14.  The Supreme Court refused the applicant leave to appeal on 21 October 1999.

15.  On 27 March 2000 the applicant, using an extraordinary procedure, requested the Supreme Court to annul its decision and that of the Insurance Court. He argued that the latter court had failed to send him documents, including a hand-written memorandum dated 9 October (year not indicated) written by a lawyer of the insurance company concerning her telephone conversation with an employee of the Insurance Rehabilitation Association (Vakuutuskuntoutus VKK r.y., Försäkringsbranschens Rehabilitering r.f., “the Association”). The note included, inter alia, the following comments: “[the applicant] does not consider pain rehabilitation possible” and “[the applicant] is currently awaiting the Insurance Court's decision”. On 22 January 2002 he submitted that the case file had also included an assessment and rehabilitation advice by the Association dated 11 April 1995 and 8 February 1996, respectively, which had not been sent to him.

16.  On 13 November 2003 the Supreme Court rejected his application by a majority. It found that the non-communicated documents related to decision-making within the insurance company and that it remained unclear when and how the memorandum was included in the case file, which was exceptionally voluminous. In any event, the non-communicated documents were not submitted to the court in connection with either of the parties' submissions relied on in evidence by them or by the court in reaching its decision. One of the Justices considered that the three documents mentioned by the applicant were not entirely irrelevant to the proceedings before the Insurance Court. In his view, the Insurance Court had made a procedural error and concluded that the applicant had not received a fair trial within the meaning of Article 6 of the Convention.



17.  The applicant complained that he had been denied a fair hearing within the meaning of Article 6 § 1, which, insofar as relevant, reads as follows:

“In the determination of his civil rights and obligations ..., everyone is entitled to a fair ... hearing ... by [a] ... tribunal...”

1.  The parties' submissions

18.  The applicant maintained that the proceedings had not been adversarial as his case file before the Insurance Court had included several documents which he had not seen before a decision had been taken in his case. In particular, there was a memorandum written by an insurance company lawyer, which included several inaccuracies and arguments irrelevant to the court proceedings. In his view the phrase “[the applicant] does not consider pain rehabilitation possible” not only gave misleading information about his willingness to take part in pain rehabilitation but also a negative impression of him. He alleged that an officer of the insurance company had told him that “the memorandum was submitted to the Insurance Court because it was considered to reveal considerable further information on the matter”. In the applicant's view the memorandum had had an effect on decision-making in the Insurance Court.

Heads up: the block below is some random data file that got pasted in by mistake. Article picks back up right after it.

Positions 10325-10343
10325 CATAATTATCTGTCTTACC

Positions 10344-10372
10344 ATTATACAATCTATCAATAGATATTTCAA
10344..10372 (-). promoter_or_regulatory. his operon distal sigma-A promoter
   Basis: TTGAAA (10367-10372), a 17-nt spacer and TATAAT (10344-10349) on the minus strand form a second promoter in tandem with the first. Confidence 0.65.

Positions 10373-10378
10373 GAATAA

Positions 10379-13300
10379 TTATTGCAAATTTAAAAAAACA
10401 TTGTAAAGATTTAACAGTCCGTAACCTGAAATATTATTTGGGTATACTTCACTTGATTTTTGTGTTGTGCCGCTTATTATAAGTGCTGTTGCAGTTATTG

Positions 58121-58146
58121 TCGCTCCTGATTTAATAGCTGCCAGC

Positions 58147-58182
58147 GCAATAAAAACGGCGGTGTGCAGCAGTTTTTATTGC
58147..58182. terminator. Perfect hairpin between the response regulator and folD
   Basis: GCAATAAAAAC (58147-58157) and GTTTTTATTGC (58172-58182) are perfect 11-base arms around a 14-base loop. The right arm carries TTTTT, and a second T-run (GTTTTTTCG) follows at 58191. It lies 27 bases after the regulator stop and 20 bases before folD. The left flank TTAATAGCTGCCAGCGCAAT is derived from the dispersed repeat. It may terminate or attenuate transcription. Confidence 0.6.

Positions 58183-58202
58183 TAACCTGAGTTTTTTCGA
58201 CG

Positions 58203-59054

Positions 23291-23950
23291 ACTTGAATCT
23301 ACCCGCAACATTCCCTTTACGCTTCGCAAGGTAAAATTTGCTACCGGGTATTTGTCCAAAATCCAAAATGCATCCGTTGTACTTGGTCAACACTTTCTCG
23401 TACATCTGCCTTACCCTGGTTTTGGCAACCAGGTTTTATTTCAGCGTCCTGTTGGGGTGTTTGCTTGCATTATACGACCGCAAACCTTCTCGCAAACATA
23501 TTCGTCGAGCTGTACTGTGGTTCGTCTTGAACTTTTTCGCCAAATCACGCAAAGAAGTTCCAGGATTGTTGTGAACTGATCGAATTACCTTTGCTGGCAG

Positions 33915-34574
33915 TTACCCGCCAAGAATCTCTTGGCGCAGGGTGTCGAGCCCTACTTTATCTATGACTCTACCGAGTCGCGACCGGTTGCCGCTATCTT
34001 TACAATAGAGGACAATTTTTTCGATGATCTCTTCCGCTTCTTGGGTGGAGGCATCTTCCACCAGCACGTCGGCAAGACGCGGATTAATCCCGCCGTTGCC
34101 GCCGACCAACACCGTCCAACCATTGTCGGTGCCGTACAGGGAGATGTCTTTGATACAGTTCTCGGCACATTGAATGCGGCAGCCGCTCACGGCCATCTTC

19.  The Government, referring to the decision of Ylipää v. Finland (no. 21357/93, 29 November 1995), contested the applicant's claim that he had been placed at a disadvantage vis-à-vis the insurance company. The applicant had identified only one non-communicated document. That document, in the Government's view, had not had any bearing on the proceedings, being an individual's note of a telephone conversation, not a reasoned opinion on the merits of the applicant's case. The Government further observed that the applicant, who was represented by a lawyer, had not substantiated his complaint about the non-communication of other documents submitted to the Insurance Court, nor had he specified how the undisclosed document might have affected the fairness of the proceedings.

2.  The Court's assessment

20.  The Court recalls that the fairness of proceedings must be assessed with regard to the proceedings as a whole (Dallos v. Hungary, no. 29082/95, § 47, ECHR 2001-II). One of the elements of the broader concept of a fair trial is the principle of equality of arms, which requires each party to be given a reasonable opportunity to present his case under conditions that do not place him at a substantial disadvantage vis-à-vis his opponent (see, among many other authorities, Nideröst-Huber v. Switzerland, judgment of 18 February 1997, Reports of Judgments and Decisions 1997-I, pp. 107-08, § 23). That right means in principle the opportunity for the parties to a trial to have knowledge of and comment on all evidence adduced or observations filed, with a view to influencing the court's decision (Lobo Machado v. Portugal, judgment of 20 February 1996, Reports 1996-I, p. 206, § 31). Nor is the position altered when the observations are neutral on the issue to be decided by the court (Göç v. Turkey [GC], no. 36590/97, § 55, ECHR 2002-V), or in the opinion of the court concerned, the observations do not present any fact or argument which has not already appeared in the impugned decision. Only the parties to a dispute may properly decide whether this is the case; it is for them to say whether or not a document calls for their comments (Nideröst-Huber, cited above, § 29).